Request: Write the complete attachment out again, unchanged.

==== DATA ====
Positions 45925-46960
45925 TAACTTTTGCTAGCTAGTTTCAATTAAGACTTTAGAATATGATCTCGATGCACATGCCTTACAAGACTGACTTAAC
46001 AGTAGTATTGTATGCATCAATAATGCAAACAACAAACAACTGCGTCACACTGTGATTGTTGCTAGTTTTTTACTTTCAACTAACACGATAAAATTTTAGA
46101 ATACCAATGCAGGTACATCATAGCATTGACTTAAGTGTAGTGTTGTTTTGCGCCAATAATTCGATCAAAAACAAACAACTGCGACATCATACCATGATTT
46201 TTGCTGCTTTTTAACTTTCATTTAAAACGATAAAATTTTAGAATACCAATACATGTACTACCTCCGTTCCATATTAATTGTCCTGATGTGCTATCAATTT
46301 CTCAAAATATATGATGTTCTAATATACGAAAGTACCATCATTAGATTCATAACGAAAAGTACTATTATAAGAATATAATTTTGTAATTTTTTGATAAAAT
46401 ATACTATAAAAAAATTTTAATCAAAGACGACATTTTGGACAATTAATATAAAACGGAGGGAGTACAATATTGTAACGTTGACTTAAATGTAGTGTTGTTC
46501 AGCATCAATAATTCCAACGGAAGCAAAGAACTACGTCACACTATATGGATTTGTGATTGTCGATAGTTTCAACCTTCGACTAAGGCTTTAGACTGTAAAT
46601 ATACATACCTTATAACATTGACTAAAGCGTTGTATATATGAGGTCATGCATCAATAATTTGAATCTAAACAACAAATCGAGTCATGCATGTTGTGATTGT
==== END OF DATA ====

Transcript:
Positions 45925-46960
45925 TAACTTTTGCTAGCTAGTTTCAATTAAGACTTTAGAATATGATCTCGATGCACATGCCTTACAAGACTGACTTAAC
46001 AGTAGTATTGTATGCATCAATAATGCAAACAACAAACAACTGCGTCACACTGTGATTGTTGCTAGTTTTTTACTTTCAACTAACACGATAAAATTTTAGA
46101 ATACCAATGCAGGTACATCATAGCATTGACTTAAGTGTAGTGTTGTTTTGCGCCAATAATTCGATCAAAAACAAACAACTGCGACATCATACCATGATTT
46201 TTGCTGCTTTTTAACTTTCATTTAAAACGATAAAATTTTAGAATACCAATACATGTACTACCTCCGTTCCATATTAATTGTCCTGATGTGCTATCAATTT
46301 CTCAAAATATATGATGTTCTAATATACGAAAGTACCATCATTAGATTCATAACGAAAAGTACTATTATAAGAATATAATTTTGTAATTTTTTGATAAAAT
46401 ATACTATAAAAAAATTTTAATCAAAGACGACATTTTGGACAATTAATATAAAACGGAGGGAGTACAATATTGTAACGTTGACTTAAATGTAGTGTTGTTC
46501 AGCATCAATAATTCCAACGGAAGCAAAGAACTACGTCACACTATATGGATTTGTGATTGTCGATAGTTTCAACCTTCGACTAAGGCTTTAGACTGTAAAT
46601 ATACATACCTTATAACATTGACTAAAGCGTTGTATATATGAGGTCATGCATCAATAATTTGAATCTAAACAACAAATCGAGTCATGCATGTTGTGATTGT